From 2005-2007, I read and listened to everything I could from R.C. Sproul. Then I moved to John Piper. For the last couple years, the author du jour has been Douglas Wilson.
So a few weeks ago when my colleague handed me a stack of 52 back issues from Wilson’s Credenda Agenda (C/R), I was elated. The issues I had were published between 1995 and 2011, and having read them in no particular order weeks, I had fun surfing through articles referencing Y2K, Beanie babies, the OJ trial, Sega games and sermons on cassette.
If you are not familiar with this very thoughtful pastor and theologian, I’d encourage you to give him a look. Here’s a snapshot of his beliefs.
1. Religious folk, not the pagans, should be in the cross hairs of Christians. C/R is a bimonthly satirical periodical written by a dozen or so Reformed guys (and girl). Since Jesus spent little time attacking prostitutes and drunkards, and most of his time rebuking and mocking the Jewish Torah-thumpers, they try to do the same. That means they aim their sling of skylarking not at Madonna, but Thomas Kinkade, Left Behind, trendy youth pastors, Christianity Today and everything else they find silly in evangelicalism.
2. Satire is a valuable, biblical tool. Wilson gets so much criticism for his sarcasm (“Clinton has the ethical integrity of Caligula”) that he wrote The Serrated Edge as a defense of Christian satire. He writes with spunk and conviction. He won’t, for example, take it easy on pastor’s wives from his own denomination who are going liberal. “I am very sorry to be put in the position of having to show rudeness to a lady. But Mrs. Irons wants to be a Christian writer and thinker, and she is not up to the task. And if she can’t stand the heat, she should get back in the kitchen.”
3. “All of Christ, for all of life, for all the world.” As postmillennial believer, Wilson wants to reform everything (e.g. government, education, music, food), bringing all things into line with the Word of God. His motto above fits. He believes the millennium will slowly, progressively become a golden age. Lets get busy, he says. So he talks a lot about the good life, and using forklifts to disseminate Christmas gift to the grandkids. Amill and premill believers, however, are more apt to talk about the suffering and decline of this present world. Here’s an example of one of the magazine’s intros: “The magazine is designed as a tribute to the good life, the life that can only be known in a world in subjection to the Trinity. This life is one full of meat on the grill, wine in the belly and ketchup on the shorts. C/A attempts to revel in these and all other causes for faithful laughter. Especially kites.”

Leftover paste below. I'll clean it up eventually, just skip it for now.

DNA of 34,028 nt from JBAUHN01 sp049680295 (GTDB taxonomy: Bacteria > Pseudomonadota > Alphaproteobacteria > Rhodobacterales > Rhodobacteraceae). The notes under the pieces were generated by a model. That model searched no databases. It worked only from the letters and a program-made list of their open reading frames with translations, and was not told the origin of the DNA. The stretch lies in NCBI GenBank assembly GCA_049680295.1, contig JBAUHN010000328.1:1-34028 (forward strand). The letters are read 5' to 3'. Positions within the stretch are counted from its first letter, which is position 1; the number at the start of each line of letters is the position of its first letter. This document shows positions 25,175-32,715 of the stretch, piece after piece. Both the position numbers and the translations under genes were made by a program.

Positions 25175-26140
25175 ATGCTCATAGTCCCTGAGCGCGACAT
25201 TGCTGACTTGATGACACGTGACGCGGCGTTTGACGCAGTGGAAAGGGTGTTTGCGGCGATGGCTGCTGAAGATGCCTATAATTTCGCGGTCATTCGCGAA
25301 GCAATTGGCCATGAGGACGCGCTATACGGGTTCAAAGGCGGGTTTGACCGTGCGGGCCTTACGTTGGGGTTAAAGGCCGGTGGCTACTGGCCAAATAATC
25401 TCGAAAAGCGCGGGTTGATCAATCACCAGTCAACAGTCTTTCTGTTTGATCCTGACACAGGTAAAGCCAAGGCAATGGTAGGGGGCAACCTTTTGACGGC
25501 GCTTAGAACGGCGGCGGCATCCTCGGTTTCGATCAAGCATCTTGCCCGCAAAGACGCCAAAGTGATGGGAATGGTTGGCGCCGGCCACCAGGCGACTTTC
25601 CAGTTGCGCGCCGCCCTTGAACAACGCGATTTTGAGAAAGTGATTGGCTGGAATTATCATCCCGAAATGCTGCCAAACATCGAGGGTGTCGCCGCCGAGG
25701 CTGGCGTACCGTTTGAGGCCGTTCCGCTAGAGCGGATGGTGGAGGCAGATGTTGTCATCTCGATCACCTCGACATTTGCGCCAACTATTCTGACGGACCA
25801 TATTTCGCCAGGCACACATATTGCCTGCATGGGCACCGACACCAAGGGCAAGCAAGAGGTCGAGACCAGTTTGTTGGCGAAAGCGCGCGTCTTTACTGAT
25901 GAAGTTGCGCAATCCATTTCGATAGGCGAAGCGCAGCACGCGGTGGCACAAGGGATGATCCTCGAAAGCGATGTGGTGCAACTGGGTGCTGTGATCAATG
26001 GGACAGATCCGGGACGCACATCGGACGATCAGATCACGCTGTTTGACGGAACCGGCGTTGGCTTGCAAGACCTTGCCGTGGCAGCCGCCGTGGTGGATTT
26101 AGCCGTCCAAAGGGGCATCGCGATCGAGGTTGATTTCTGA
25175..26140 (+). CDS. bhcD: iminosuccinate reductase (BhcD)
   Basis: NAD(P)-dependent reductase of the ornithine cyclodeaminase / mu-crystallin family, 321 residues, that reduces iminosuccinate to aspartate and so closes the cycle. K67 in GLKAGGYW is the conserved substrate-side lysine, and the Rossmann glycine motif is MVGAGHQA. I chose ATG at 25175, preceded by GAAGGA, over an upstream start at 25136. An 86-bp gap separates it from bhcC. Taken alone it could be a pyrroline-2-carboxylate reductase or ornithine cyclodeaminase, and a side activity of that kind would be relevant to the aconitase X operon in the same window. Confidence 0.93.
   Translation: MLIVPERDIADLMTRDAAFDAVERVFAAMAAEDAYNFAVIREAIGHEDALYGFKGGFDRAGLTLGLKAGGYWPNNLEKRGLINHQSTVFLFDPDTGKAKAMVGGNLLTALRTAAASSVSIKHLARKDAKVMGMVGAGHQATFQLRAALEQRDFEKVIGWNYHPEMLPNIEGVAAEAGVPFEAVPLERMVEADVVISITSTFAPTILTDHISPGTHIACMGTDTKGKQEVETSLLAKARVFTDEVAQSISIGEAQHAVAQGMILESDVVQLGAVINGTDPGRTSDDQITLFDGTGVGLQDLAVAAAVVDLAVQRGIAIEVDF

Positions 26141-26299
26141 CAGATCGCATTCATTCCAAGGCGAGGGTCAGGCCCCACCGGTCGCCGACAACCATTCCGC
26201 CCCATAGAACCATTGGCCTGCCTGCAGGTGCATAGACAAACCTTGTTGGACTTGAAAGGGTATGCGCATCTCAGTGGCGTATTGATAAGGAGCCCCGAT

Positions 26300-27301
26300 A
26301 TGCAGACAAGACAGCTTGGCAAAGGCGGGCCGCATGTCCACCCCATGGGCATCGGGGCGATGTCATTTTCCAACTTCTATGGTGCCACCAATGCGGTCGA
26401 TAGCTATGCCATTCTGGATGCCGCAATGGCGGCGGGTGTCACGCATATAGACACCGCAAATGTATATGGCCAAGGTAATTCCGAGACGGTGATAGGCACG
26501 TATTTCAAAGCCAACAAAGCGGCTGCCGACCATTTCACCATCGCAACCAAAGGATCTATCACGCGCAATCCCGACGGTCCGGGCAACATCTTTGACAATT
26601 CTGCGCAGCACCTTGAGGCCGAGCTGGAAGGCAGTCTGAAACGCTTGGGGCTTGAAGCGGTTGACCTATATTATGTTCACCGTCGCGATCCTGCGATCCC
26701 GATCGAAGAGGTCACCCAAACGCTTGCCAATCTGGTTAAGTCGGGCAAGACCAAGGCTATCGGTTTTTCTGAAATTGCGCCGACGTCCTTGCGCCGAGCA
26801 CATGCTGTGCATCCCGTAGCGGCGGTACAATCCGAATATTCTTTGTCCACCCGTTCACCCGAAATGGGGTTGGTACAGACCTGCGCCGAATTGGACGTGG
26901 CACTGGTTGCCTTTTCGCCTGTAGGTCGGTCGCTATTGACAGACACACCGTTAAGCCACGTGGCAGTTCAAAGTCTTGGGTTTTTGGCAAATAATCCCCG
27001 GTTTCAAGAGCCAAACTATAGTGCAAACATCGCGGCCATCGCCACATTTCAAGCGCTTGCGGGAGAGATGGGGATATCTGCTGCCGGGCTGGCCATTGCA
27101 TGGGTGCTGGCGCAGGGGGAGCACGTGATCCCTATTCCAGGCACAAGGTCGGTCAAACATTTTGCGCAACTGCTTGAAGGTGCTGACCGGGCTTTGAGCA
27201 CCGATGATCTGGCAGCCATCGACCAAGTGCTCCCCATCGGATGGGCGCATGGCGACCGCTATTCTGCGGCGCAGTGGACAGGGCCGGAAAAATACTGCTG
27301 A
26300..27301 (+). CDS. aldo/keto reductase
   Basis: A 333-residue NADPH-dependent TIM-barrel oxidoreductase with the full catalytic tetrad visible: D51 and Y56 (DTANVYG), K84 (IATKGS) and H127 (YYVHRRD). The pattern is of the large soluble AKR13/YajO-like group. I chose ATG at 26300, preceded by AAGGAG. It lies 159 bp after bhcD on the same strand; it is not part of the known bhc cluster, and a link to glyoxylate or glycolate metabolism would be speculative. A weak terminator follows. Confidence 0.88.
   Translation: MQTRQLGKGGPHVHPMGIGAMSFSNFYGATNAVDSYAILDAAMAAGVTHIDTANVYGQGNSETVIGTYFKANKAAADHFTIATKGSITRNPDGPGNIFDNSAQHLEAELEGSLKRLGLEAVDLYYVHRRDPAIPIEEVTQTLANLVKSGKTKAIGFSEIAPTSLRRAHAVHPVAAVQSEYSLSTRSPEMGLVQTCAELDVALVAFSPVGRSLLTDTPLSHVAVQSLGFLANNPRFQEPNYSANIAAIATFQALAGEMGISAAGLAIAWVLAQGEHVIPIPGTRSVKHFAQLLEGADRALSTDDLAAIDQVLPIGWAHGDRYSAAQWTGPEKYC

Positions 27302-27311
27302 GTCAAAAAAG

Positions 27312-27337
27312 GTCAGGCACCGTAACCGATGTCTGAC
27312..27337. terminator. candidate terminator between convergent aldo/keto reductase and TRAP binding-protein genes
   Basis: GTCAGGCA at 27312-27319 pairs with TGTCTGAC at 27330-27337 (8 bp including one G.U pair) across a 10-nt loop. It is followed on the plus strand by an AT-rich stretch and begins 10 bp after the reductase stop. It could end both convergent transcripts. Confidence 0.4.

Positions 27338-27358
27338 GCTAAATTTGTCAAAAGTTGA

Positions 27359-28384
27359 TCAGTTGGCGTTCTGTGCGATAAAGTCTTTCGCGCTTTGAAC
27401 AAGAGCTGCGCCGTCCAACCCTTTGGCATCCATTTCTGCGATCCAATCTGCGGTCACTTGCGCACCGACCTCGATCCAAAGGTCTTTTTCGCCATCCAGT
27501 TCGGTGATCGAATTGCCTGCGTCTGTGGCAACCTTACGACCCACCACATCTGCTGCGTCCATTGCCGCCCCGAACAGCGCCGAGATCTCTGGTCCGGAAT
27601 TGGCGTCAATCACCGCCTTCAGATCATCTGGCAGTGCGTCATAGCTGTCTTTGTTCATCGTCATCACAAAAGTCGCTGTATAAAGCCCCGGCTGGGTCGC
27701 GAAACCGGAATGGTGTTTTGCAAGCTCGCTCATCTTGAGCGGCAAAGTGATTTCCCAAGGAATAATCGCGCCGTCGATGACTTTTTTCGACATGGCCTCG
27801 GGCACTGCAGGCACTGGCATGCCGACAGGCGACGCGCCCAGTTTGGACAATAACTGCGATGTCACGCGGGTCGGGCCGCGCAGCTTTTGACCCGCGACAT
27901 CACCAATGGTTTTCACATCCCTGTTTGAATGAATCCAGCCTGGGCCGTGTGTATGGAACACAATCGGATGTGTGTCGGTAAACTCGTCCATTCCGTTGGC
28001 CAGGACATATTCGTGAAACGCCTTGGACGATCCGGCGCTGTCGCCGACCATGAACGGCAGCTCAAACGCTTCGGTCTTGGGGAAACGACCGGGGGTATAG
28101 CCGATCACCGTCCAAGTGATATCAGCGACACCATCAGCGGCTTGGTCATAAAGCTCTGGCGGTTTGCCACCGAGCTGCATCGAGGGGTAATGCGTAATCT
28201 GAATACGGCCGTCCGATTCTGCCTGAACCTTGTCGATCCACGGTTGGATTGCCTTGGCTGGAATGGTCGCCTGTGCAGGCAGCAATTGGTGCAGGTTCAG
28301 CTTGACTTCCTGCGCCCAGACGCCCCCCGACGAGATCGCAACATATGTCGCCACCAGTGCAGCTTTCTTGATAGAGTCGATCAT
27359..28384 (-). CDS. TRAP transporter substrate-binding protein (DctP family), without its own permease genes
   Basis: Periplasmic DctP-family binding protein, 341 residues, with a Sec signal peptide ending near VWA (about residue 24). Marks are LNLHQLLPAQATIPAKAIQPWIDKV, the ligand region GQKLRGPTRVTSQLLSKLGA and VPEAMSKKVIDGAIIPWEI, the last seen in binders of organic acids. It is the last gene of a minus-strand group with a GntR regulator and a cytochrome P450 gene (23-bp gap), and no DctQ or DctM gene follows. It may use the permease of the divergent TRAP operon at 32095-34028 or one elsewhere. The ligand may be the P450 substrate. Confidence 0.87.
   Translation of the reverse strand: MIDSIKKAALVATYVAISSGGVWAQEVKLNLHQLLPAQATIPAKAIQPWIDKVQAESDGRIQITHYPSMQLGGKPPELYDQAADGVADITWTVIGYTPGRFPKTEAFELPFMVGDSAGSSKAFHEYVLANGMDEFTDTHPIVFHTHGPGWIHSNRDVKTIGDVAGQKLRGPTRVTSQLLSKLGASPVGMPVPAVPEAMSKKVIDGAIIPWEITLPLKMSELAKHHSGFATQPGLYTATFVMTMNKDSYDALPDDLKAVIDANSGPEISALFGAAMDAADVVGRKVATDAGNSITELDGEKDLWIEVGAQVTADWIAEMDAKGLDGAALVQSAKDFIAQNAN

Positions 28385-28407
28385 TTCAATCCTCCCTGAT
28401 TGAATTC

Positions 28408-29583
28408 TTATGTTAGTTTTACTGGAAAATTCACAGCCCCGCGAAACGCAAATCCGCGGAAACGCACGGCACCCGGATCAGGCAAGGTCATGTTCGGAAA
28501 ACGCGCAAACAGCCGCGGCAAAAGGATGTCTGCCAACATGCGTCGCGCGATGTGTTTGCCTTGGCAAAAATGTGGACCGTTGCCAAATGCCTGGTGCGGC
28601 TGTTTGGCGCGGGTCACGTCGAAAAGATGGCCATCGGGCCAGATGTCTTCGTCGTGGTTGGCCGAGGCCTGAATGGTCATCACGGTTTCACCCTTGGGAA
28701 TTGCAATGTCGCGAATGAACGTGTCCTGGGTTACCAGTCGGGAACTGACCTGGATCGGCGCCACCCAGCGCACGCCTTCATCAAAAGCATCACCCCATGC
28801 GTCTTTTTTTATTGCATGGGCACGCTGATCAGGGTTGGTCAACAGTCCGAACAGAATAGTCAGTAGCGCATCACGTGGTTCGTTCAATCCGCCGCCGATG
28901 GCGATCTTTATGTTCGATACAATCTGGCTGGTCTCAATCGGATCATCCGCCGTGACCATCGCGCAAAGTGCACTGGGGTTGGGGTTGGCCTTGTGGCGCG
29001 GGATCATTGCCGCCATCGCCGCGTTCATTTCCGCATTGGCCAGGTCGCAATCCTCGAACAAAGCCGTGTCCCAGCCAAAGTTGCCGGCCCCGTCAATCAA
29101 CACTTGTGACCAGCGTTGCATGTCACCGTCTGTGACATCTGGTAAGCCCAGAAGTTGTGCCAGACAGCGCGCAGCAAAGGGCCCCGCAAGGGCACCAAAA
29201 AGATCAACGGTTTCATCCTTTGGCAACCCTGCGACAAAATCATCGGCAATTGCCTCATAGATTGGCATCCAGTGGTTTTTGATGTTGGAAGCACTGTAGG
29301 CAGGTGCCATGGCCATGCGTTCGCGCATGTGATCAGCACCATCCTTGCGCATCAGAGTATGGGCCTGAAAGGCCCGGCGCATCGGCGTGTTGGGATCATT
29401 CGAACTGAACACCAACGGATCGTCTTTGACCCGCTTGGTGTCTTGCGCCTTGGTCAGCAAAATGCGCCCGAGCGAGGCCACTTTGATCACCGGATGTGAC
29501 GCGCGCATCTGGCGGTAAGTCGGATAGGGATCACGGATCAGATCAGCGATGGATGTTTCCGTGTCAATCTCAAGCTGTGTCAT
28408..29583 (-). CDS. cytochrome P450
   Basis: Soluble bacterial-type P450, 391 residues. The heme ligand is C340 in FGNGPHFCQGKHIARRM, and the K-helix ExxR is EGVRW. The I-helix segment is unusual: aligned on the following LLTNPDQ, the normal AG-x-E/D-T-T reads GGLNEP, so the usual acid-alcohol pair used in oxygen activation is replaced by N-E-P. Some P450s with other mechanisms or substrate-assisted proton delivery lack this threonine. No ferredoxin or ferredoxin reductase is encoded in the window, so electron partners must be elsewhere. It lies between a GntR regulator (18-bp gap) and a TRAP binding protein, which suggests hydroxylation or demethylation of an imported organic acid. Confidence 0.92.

4. WE ARE FAM-UH-LEE! C/E is heavily geared toward the home, every issue having separate articles on children, parenting, husbands, and wives. Doug goes after husbands and fathers and Nancy Wilson writes about issues facing mothers and wives, anywhere from contact sports and hospitality to tomboys and chick flicks. This is where the Wilson’s are strongest.
5. Federal Vision – Federal Vision is an effort to articulate a consistent paedobaptist theology. A few years back FV was an enormous controversy in the Reformed world, with imputation, justification, and the New Perspective on Paul under discussion. But the hullabaloo can be boiled down to one thing: children. It is paedobaptism taken to its logical conclusion, which is why FV embrace paedocommunion. They correctly point out the inconsistencies in the PCA’s take on paedobaptism, with quotes from Peter Leithart like: “Paedocommunion lurks behind the whole Federal Vision debate. Paedocommunion disambiguates the ambiguous “God is/isn’t your God” that paedobaptism without paedocommunion declares to our children.” In other words: “If sprinkling your baby means ‘God is your God’, why not let Johnny take communion?” That is a strong argument.
I agree with John Piper that FV (though not heretical) is very confusing. They say things like “we deny the common misunderstanding of baptismal regeneration” but later aver, “baptism formally engrafts a person [including children] into the Church, which means that baptism is into the Regeneration.” Douglas Wilson has said that baptism and communion are effectual means of salvation to worthy receivers. The Federal (Covenant) Vision of parents is an expectation for their children’s conversion. It is an effort to revive the doctrine of covenant succession (God has promised salvation to the children of faithful Christian parents). An effort, I believe, without biblical merit.
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